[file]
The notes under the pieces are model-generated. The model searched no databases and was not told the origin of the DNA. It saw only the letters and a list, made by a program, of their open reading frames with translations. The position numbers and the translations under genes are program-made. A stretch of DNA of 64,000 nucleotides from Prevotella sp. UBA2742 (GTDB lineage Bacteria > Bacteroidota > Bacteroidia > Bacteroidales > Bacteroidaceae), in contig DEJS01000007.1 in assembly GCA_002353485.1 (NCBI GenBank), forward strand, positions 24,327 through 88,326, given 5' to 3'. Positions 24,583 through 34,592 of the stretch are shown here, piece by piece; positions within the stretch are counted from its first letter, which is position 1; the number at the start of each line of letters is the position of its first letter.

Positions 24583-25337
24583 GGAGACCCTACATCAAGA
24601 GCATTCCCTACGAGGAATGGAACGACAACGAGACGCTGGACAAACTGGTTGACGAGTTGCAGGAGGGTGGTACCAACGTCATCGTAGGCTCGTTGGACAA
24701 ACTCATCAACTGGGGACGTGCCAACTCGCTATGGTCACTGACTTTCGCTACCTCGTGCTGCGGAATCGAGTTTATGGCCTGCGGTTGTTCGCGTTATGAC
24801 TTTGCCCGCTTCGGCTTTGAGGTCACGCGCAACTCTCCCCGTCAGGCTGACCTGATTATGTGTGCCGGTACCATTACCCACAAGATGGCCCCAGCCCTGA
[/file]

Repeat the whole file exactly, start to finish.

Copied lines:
The notes under the pieces are model-generated. The model searched no databases and was not told the origin of the DNA. It saw only the letters and a list, made by a program, of their open reading frames with translations. The position numbers and the translations under genes are program-made. A stretch of DNA of 64,000 nucleotides from Prevotella sp. UBA2742 (GTDB lineage Bacteria > Bacteroidota > Bacteroidia > Bacteroidales > Bacteroidaceae), in contig DEJS01000007.1 in assembly GCA_002353485.1 (NCBI GenBank), forward strand, positions 24,327 through 88,326, given 5' to 3'. Positions 24,583 through 34,592 of the stretch are shown here, piece by piece; positions within the stretch are counted from its first letter, which is position 1; the number at the start of each line of letters is the position of its first letter.

Positions 24583-25337
24583 GGAGACCCTACATCAAGA
24601 GCATTCCCTACGAGGAATGGAACGACAACGAGACGCTGGACAAACTGGTTGACGAGTTGCAGGAGGGTGGTACCAACGTCATCGTAGGCTCGTTGGACAA
24701 ACTCATCAACTGGGGACGTGCCAACTCGCTATGGTCACTGACTTTCGCTACCTCGTGCTGCGGAATCGAGTTTATGGCCTGCGGTTGTTCGCGTTATGAC
24801 TTTGCCCGCTTCGGCTTTGAGGTCACGCGCAACTCTCCCCGTCAGGCTGACCTGATTATGTGTGCCGGTACCATTACCCACAAGATGGCCCCAGCCCTGA